For sometime now, litigants have largely treated status hearings as an ineffective procedural necessity in the litigation process. The result of these hearings is all too often an aggressive, court-approved litigation timetable that garners about as much respect as the status hearing itself. The recent Ontario Court of Appeal decision in Faris v. Eftimovski however, suggests that we in the defence bar should be taking a good look at how we handle these hearings as they might be an early opportunity to push for the dismissal of a stagnant action.
In effect, Faris v. Eftimovski offers a helpful hand to defence counsel when dealing with actions being managed in a dilatory fashion. It confirms that the onus is squarely on the plaintiff to demonstrate not only that if allowed to proceed the defendant would suffer no non-compensable prejudice, but also that there is an acceptable explanation for the delay in litigating the action. The suggestion from the Court is that Rule 48.14 requires the plaintiff to discharge a positive onus in order to avoid dismissal. The resulting inference is that a dismissal of the action is the presumptive default at the status hearing juncture.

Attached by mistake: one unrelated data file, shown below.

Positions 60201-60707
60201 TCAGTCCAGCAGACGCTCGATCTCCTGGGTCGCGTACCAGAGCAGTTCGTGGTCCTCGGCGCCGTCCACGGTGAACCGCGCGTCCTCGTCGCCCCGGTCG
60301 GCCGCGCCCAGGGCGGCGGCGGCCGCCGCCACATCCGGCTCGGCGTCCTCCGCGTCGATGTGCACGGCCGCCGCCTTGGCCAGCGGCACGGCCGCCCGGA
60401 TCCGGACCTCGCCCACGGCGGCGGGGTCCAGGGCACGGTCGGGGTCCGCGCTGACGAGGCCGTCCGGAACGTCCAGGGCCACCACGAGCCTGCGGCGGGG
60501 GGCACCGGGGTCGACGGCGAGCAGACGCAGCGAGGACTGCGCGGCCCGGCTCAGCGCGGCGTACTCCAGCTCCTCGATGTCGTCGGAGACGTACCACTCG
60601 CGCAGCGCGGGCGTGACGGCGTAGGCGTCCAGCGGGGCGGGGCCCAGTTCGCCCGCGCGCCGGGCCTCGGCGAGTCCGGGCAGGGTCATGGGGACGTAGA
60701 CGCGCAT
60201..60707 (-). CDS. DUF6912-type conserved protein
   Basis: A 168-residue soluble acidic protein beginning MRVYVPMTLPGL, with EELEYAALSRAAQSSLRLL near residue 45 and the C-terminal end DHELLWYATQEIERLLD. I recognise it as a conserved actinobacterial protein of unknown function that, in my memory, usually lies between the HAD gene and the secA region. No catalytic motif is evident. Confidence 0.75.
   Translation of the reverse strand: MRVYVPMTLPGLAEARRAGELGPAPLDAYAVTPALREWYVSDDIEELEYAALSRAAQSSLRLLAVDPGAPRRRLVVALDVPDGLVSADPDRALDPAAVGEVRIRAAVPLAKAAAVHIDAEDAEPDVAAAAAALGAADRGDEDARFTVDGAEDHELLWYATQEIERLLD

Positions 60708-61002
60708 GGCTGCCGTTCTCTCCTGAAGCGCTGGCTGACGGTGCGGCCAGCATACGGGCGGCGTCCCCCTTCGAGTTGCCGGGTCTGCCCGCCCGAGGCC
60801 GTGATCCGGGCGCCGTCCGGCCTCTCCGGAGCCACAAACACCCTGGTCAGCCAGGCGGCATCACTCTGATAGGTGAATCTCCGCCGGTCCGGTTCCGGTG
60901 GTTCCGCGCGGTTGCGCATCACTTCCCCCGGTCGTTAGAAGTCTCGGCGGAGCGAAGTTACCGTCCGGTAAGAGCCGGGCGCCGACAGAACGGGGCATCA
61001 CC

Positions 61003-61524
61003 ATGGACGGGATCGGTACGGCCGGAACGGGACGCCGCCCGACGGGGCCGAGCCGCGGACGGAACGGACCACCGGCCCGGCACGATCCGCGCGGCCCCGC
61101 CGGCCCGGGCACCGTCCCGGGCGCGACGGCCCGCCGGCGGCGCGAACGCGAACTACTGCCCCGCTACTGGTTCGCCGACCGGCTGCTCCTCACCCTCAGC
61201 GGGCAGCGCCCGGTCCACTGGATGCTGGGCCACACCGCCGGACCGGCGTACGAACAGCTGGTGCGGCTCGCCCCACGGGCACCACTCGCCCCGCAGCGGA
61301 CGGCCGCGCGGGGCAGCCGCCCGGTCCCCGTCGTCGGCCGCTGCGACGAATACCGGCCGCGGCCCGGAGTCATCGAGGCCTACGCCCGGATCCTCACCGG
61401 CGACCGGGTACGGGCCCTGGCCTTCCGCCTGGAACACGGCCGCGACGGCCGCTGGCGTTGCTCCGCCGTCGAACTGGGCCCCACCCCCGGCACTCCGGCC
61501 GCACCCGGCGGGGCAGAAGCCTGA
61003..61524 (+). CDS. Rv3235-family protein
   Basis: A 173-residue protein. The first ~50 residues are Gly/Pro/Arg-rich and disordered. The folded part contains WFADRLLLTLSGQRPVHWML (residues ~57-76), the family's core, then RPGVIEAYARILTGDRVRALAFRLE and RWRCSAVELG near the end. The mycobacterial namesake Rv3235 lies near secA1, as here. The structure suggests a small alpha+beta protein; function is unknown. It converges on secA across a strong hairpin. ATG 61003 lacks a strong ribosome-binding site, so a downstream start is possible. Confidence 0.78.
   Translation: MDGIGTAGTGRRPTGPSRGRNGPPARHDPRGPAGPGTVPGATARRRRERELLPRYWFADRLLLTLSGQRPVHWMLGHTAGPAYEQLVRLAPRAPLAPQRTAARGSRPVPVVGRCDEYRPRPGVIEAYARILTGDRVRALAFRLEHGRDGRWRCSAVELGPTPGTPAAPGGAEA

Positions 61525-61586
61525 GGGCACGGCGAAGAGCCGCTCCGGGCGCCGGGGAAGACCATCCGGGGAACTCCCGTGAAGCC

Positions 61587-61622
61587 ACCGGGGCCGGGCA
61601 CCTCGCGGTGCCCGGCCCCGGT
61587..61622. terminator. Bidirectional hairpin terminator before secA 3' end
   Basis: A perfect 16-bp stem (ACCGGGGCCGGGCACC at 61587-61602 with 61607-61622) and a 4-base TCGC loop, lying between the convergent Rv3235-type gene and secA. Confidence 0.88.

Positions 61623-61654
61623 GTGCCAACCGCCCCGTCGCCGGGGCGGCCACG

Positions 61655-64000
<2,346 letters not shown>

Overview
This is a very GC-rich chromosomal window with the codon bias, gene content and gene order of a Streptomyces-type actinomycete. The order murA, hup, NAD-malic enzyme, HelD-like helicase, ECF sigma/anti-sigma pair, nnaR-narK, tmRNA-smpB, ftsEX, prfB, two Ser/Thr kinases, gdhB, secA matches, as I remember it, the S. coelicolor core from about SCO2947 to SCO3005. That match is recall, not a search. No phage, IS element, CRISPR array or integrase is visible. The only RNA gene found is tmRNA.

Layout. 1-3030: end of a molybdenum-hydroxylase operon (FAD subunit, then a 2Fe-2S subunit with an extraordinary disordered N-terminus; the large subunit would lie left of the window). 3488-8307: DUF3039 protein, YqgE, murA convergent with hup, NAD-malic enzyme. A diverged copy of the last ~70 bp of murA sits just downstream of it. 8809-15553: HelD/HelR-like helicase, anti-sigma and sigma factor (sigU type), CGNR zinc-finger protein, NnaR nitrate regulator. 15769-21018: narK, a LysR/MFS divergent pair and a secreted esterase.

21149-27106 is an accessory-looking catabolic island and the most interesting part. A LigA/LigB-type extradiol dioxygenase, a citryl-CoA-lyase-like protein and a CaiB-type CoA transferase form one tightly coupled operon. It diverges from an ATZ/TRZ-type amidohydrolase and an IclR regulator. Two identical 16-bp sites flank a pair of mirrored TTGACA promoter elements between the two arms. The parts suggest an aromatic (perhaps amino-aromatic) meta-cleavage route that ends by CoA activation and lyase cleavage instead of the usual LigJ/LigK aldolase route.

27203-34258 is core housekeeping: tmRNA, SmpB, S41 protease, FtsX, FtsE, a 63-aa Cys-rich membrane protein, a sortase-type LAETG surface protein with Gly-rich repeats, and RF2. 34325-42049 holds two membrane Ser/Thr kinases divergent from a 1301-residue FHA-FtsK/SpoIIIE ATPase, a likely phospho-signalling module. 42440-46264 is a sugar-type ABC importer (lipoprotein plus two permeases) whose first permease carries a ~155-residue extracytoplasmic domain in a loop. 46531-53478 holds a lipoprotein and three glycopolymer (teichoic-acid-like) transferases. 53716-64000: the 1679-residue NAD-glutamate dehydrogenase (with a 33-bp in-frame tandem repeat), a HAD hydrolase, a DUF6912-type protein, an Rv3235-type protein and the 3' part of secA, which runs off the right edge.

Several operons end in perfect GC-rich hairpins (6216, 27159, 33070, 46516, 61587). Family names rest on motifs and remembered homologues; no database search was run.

To that end, rather than hastily committing ourselves to aggressive litigation timetables it’s time that we step up to status hearings prepared to put some pressure on plaintiffs to explain their delay. Absent an acceptable explanation, a dismissal pursuant to Faris v. Eftimovski should be sought. If nothing else, this recent Court of Appeal decision should remind us that the status hearing is one more tool in our arsenal against the lackadaisical plaintiff.